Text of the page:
The Anti-Defamation League is a Jewish non-governmental organization focused on combatting antisemitism, other forms of bigotry and hatred, and extremism, both online and offline. Founded in 1913, the ADL is arguably one of the first (if not the first) intersectional civil rights organizations in the United States, in the sense that it worked (and continues to work) on civil rights issues outside of just antisemitism (that said, it has in no way been perfect in advocating for other marginalized groups).
More and more, I am seeing people on the right and the left — including fellow Jews — discussing the ADL as though it is the new bogeyman. As usual, I am frustrated by the lack of nuance and critical thought in this conversation. No organization is perfect and no organization should be beyond reproach. The ADL is no different.
The ADL was founded by B’nai Brith and Sigmund Livingston in September of 1913, following the wrongful conviction of Jewish American Leo Frank for the murder of a 13-year-old white Christian girl (today, the consensus among historians is that another man, Jim Conley, was responsible for the murder). Leo Frank was lynched in 1915. This lynching led directly to the resurgence of the KKK.
The ADL’s first campaigns in the 1920s focused on boycotting Henry Ford’s antisemitic newspaper, The Dearborn Independent. In the 1930s, the ADL began monitoring — and infiltrating — the activities of the pro-N*zi German-American Bund. As such, they worked to combat rising N*zism, particularly in Los Angeles. In the 1970s, the ADL clashed with the American Jewish Committee due to the AJC’s collaboration with Evangelical Christians, though the ADL later changed its approach to Evangelical Christianity. In the 1970s, the ADL began partnering with the FBI by sharing information about extremist groups.
According to the ADL, its mission is (1) to stop the defamation of the Jewish People, and (2) to secure justice and fair treatment for all through the development of new programs, policies, and skills.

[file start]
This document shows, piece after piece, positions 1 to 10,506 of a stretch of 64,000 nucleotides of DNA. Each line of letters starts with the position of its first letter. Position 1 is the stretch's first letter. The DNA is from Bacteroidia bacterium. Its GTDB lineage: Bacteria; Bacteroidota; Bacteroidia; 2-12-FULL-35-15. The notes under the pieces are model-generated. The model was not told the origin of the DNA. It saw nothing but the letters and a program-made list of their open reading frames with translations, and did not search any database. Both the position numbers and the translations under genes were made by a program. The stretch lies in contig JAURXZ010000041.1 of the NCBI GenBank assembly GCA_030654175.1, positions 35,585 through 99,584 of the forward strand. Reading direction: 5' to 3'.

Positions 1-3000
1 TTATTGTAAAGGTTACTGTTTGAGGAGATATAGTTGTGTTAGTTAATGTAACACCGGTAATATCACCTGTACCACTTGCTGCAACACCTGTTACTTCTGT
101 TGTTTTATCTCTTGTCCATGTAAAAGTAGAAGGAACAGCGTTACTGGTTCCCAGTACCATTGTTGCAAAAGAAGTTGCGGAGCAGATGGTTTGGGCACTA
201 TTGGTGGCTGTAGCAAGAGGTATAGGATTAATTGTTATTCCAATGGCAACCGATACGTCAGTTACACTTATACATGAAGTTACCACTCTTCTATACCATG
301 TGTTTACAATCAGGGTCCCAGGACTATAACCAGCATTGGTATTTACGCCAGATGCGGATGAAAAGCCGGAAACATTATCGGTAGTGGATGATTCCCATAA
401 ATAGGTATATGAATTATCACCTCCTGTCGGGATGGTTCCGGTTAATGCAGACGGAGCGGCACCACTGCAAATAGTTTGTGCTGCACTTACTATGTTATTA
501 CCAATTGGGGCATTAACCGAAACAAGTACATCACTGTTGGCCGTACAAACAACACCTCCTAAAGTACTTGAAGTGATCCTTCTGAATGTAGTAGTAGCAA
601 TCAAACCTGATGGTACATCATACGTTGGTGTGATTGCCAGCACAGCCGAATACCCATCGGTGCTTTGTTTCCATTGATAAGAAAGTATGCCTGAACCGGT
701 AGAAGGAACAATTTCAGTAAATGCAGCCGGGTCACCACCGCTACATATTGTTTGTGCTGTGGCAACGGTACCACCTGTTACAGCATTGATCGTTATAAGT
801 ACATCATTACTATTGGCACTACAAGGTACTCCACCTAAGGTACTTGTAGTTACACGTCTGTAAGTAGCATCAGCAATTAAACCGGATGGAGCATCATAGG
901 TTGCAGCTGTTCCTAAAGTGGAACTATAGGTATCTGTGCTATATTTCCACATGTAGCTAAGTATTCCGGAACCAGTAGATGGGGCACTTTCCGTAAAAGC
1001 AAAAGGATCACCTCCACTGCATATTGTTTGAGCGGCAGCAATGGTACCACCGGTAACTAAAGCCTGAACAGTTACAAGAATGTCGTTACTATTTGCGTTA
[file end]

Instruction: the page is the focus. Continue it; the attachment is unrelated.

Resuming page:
The ADL’s main focus is on combatting antisemitism and other forms of bigotry, particularly domestic extremism, both online and offline. It states its ultimate goal as “a world in which no group or individual suffers from bias, discrimination or hate.”
In 2018, the ADL rebranded as an “anti-hate” organization with their new motto, “Fighting Hate for Good.”
ISRAEL & ZIONISM
The ADL supports Israel as a Jewish and democratic state and advocates for a two-state solution. The ADL opposed the 1975 UN resolution declaring that “Zionism is racism” (the Soviet Union and the Arab League pushed for this resolution. Worth noting that the USSR and the Arab world were among the most antisemitic countries during that time period). The ADL has also opposed BDS and other “unsanctioned boycotts” of Israel. It takes a case by case approach regarding anti-BDS laws, generally considering them unconstitutional.
The ADL has expressed concern over Israel’s demand that NGOs publicize whether they receive funding from primarily non-Israeli governments. The ADL has expressed opposition to the unrestricted expansion of Israeli settlements in the West Bank but doesn’t consider settlement construction to be the main obstacle to peace, particularly in light of potential land swap agreements between Israel and the Palestinian Authority.